Today’s terrorist attacks in London, strangely enough, will help Islam grow even stronger. There will be a brief period of outrage against Islam, but once the smoke has cleared (both literally and figuratively), the world will once again rush to defend Islam, and more bills will be passed, "protecting" Muslims from those who would speak out against Muhammad’s "religion of peace." No matter how violent Islam becomes, as long as people fail to recognize that its two faces are part of the same head (and that both faces are calmly smiling as new laws make Islam untouchable), Muhammad’s empire of faith will thrive in a world of false tolerance.
Interestingly, some Muslims in the West are admitting that terrorist attacks are helping the Muslim community:
If there are any silver linings to the tragedy of 9-11, First Coast Muslims say one of them may be that Northeast Florida's Islamic community has grown in its outward focus and accessibility, area religious leaders say.
Ministers and lay people, both inside and outside the faith, describe a transformation of what was before the attacks a largely reclusive community into one that is better educated about its own beliefs and practices, more nimble and savvy in engaging the wider culture and more involved in civic and inter-faith issues.
Thanks also in part to the coming of age of second- and third-generation children of immigrants, the region's Muslims have become more proactive and consistent in the past decade of projecting positive messages in response to, or ahead of, negative stereotypes of the faith.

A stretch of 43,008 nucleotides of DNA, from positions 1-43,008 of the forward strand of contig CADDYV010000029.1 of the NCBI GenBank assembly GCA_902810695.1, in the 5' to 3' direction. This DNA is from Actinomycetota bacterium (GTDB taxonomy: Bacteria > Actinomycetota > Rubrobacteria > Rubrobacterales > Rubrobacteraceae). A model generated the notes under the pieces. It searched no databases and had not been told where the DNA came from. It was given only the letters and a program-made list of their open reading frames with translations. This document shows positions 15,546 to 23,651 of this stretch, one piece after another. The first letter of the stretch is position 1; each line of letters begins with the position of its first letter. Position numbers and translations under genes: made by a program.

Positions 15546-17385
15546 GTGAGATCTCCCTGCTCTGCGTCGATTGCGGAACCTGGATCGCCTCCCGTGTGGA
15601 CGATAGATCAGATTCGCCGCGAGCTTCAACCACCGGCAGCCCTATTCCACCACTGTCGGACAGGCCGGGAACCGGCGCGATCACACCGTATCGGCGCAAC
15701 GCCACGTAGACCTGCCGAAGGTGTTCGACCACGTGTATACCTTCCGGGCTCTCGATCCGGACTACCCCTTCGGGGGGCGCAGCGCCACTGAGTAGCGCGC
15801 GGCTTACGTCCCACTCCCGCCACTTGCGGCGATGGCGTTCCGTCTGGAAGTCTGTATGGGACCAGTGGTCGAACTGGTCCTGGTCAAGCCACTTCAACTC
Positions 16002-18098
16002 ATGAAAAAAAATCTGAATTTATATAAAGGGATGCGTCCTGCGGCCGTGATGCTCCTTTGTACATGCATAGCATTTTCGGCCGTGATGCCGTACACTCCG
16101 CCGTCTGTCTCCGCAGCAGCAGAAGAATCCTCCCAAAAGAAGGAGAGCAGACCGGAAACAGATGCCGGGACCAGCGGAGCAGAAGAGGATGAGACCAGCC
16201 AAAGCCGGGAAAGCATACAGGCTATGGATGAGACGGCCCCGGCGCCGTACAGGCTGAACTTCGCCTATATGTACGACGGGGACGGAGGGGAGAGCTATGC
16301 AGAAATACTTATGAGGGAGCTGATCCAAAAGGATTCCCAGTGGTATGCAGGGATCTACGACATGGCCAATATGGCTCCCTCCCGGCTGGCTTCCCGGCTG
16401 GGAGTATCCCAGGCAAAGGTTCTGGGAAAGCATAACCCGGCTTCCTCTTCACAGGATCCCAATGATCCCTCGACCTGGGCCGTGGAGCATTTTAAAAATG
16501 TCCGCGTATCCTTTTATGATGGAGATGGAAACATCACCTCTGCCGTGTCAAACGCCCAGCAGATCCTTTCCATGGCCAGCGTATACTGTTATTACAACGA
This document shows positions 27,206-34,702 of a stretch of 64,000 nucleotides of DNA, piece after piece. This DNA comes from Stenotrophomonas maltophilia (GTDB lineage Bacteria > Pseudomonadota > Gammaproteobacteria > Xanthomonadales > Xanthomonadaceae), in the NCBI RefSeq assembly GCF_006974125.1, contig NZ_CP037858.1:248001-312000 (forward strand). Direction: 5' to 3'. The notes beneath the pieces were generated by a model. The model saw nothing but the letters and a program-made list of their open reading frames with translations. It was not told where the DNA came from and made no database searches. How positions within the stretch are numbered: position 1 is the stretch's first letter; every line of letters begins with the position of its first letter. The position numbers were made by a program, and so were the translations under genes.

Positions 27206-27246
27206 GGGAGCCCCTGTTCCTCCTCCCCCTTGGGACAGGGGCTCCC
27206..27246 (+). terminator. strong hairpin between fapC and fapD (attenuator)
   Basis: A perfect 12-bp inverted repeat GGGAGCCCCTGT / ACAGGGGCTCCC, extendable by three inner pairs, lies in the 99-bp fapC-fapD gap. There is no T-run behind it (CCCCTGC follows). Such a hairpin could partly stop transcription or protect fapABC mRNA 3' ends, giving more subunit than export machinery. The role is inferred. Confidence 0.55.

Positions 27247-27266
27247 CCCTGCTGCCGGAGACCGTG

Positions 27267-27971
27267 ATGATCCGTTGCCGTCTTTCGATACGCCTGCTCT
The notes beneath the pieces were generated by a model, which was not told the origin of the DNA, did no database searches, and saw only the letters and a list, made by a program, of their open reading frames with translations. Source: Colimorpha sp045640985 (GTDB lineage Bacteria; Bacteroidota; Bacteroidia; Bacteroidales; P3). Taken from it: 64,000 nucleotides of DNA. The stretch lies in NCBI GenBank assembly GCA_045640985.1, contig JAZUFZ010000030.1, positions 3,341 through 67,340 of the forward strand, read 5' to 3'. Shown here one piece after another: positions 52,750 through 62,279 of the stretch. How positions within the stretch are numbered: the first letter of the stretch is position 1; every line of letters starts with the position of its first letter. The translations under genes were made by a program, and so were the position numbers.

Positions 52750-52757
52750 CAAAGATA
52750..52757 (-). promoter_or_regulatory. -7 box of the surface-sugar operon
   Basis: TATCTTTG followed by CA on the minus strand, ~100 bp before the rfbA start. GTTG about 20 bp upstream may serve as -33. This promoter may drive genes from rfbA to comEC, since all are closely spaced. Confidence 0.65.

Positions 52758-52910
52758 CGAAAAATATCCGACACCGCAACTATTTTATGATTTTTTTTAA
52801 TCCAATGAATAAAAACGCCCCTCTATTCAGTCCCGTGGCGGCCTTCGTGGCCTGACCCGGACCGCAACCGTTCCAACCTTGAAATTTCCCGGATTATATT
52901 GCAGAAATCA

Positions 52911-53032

"I think it's more positive than anything else," Imam Lateef Majeed, an American-born Muslim who converted to Islam 35 years ago. He's now part of the Islamic Center of Orange Park, which meets Fridays in a Presbyterian church. "I saw more Muslims become interested in explaining what Islam was all about and that they were not part of any terrorist or subversive groups."
Non-Muslims actively involved in city's interfaith community also have seen the change, said the Rev. Fred Woolsey, a retired Disciples of Christ pastor and long-time participant in the Interfaith Council of Jacksonville.
Before 9-11, he said, it was usually just the imam and a handful of members from the Islamic Center of Northeast Florida, the area's largest mosque, who were involved in the council's meetings and events. After the attacks, that involvement shot up and they've begun to forge working relationships with other faith groups in town, he said.
"The (Muslim) community is maturing and beginning to feel more comfortable in the (wider) community," Woolsey said. (Read more.)
Well, if the Muslim community is becoming more comfortable, I guess the attacks were worth it.